Don’t assume it will be years before you need to worry about AI in the curriculum you teach. Artificial intelligence already has seeped into nearly every facet of our lives. It’s been permeating the fabric of our world, quite literally.
Wearable technology like smart yoga pants and running socks have taken fashion into the future with connected sensors that monitor body data and measure workout efficacy. We rely on smart surveillance, smart vehicles, and smartphones to get us through our days. Why wouldn’t we also use smart curricula?
It shouldn’t come as a surprise that artificial intelligence already plays a role in many classrooms. Schools have been redesigning how students learn by embedding the first phase of AI into the grades K-12 curriculum.
Tertiary institutions struggle with low retention rates. Only 40% of students complete a 4-year degree within 6 years at the same institution where they started their studies.
Student retention is a matter of great importance to institutions. For institutions that depend on tuition, low retention rates have serious financial consequences. That is apart from the huge negative implications for students should they opt not to continue their studies. Universities and colleges are under increasing pressure to retain students. Many states support tertiary institutions financially based on the number of students that graduates, not the number that enrolls.
With so much discussion and coverage on the topic, it might seem that if AI isn’t already being used in your classroom that you’re falling behind when it comes to technology. However, it is first important to understand what AI is and establish some guiding questions such as: What role does AI play in our daily lives? And more importantly, what role does it or will it play in the future of education and the future of work?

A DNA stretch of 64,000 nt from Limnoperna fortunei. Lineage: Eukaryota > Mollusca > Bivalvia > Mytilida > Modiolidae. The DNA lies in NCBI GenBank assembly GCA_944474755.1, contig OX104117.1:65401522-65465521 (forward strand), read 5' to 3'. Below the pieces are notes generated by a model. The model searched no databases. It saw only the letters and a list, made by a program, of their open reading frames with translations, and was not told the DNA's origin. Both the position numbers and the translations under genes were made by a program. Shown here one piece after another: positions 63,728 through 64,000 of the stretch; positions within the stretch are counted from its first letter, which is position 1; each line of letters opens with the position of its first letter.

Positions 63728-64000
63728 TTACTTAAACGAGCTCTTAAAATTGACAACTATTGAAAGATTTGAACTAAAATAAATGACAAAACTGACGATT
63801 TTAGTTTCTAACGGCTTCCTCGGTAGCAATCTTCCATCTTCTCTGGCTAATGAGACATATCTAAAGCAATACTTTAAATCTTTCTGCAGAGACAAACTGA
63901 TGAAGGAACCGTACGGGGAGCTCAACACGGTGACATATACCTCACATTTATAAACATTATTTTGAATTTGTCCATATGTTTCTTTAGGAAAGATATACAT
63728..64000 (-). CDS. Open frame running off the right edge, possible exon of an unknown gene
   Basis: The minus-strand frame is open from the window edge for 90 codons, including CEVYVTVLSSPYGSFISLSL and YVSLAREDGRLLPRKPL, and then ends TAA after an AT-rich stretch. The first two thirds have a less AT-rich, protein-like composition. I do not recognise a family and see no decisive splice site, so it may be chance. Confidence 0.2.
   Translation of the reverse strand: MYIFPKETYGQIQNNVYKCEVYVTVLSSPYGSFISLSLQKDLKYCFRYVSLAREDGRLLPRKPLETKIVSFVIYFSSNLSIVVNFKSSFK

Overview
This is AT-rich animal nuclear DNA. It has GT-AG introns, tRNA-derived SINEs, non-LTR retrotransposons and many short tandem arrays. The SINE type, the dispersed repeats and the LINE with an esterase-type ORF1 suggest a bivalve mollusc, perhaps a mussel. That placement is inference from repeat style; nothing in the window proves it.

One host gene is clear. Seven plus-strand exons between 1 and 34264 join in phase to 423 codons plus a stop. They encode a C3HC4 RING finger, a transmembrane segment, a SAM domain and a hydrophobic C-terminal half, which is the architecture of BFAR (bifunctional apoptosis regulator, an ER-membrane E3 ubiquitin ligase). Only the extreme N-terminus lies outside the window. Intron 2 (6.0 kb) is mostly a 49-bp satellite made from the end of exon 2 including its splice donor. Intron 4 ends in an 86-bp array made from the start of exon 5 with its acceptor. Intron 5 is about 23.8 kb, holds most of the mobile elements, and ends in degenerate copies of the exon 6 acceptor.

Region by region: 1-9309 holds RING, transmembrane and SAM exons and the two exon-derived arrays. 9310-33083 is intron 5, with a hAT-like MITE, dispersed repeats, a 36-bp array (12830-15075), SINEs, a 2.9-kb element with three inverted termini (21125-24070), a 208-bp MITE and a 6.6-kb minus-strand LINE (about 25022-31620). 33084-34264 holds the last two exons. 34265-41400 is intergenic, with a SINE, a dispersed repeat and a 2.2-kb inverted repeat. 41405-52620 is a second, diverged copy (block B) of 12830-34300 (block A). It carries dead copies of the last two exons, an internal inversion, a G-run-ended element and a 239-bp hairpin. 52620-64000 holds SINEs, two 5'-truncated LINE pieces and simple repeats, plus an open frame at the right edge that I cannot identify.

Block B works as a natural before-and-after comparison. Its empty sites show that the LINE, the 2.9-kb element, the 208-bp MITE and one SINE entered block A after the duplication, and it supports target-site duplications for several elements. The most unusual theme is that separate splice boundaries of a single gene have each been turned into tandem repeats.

As a new generation grows up surrounded by artificial intelligence, researchers find education as early as preschool can help avoid confusion about robots’ role
In the past years, teachers are moving from being teachers to being facilitators of discussions in the classroom. From a traditional teacher standing in front of rows of students, we see classrooms transitioned into the high-tech environment, collaborating and working in small teams, sharing ideas and debating with each other, searching for information online, and coming up with presentations that represent their collective understanding/view/work. Schools and classrooms have changed in the past five years more than they have in the 200 years before.
Educators who believe that this change is more than enough, that there’s nothing more to be changed, that this tectonic shift that we’ve seen in the past years has reached its peak, and we can sit and rest from now on and just perfect our teaching methods are up to a big surprise. The ever-accelerating pace of technological advancements is here not to stay. They are set to transform every corner of teaching and learning, and then in no-time, transform it again and again and again.
Here are few upcoming changes we clearly see going to transform the education world very soon.
1. Mixed reality
Unlike virtual reality which blocks the viewer from the world, or augmented reality which just adds some virtual items (menus, Pokemon) on your screen/headset, the mixed reality is the holy grail of this new medium. Mixed reality allows the computer to be aware of the environment, and it’s depth, and attach digital objects to physical ones. In this way, our senses are tricked to think there’s a real object in front of us, although it’s digital.
Remember the operations center in the movie Avatar? Everyone is looking at the Tree of Life, from different angles, and they share their thoughts as if the tree is a physical object in the room, although it is a digital rendering of that. This is possible today with tools like Microsoft HoloLens that allow creating a mixed reality environment where everyone shares the same experience. Now imagine this powerful tech in your classroom, imagine you could bring to life concepts in the middle of the classrooms, and let everyone experience them, right in front of their eyes. Allow them to interact with that and allow them to make predictions and test, all while working in between real and digital.